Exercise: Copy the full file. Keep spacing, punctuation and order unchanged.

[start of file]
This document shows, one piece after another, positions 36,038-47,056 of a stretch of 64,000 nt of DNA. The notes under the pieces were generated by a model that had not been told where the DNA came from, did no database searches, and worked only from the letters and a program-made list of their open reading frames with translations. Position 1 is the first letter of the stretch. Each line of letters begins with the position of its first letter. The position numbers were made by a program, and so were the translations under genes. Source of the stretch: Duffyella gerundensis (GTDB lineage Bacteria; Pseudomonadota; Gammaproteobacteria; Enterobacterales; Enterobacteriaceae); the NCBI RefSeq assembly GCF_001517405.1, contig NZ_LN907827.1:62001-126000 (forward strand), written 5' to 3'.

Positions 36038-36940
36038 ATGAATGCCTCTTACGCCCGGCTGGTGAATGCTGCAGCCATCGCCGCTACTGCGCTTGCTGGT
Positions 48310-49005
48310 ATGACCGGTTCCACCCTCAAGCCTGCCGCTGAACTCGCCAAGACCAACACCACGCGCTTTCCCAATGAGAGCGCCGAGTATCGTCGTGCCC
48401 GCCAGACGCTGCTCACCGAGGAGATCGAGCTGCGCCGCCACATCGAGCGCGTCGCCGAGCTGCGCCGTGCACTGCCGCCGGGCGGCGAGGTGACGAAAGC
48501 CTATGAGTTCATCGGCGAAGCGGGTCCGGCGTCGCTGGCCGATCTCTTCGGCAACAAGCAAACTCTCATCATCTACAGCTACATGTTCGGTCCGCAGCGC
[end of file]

This document shows, one piece after another, positions 36,038-47,056 of a stretch of 64,000 nt of DNA. The notes under the pieces were generated by a model that had not been told where the DNA came from, did no database searches, and worked only from the letters and a program-made list of their open reading frames with translations. Position 1 is the first letter of the stretch. Each line of letters begins with the position of its first letter. The position numbers were made by a program, and so were the translations under genes. Source of the stretch: Duffyella gerundensis (GTDB lineage Bacteria; Pseudomonadota; Gammaproteobacteria; Enterobacterales; Enterobacteriaceae); the NCBI RefSeq assembly GCF_001517405.1, contig NZ_LN907827.1:62001-126000 (forward strand), written 5' to 3'.

Positions 36038-36940
36038 ATGAATGCCTCTTACGCCCGGCTGGTGAATGCTGCAGCCATCGCCGCTACTGCGCTTGCTGGT
Positions 48310-49005
48310 ATGACCGGTTCCACCCTCAAGCCTGCCGCTGAACTCGCCAAGACCAACACCACGCGCTTTCCCAATGAGAGCGCCGAGTATCGTCGTGCCC
48401 GCCAGACGCTGCTCACCGAGGAGATCGAGCTGCGCCGCCACATCGAGCGCGTCGCCGAGCTGCGCCGTGCACTGCCGCCGGGCGGCGAGGTGACGAAAGC
48501 CTATGAGTTCATCGGCGAAGCGGGTCCGGCGTCGCTGGCCGATCTCTTCGGCAACAAGCAAACTCTCATCATCTACAGCTACATGTTCGGTCCGCAGCGC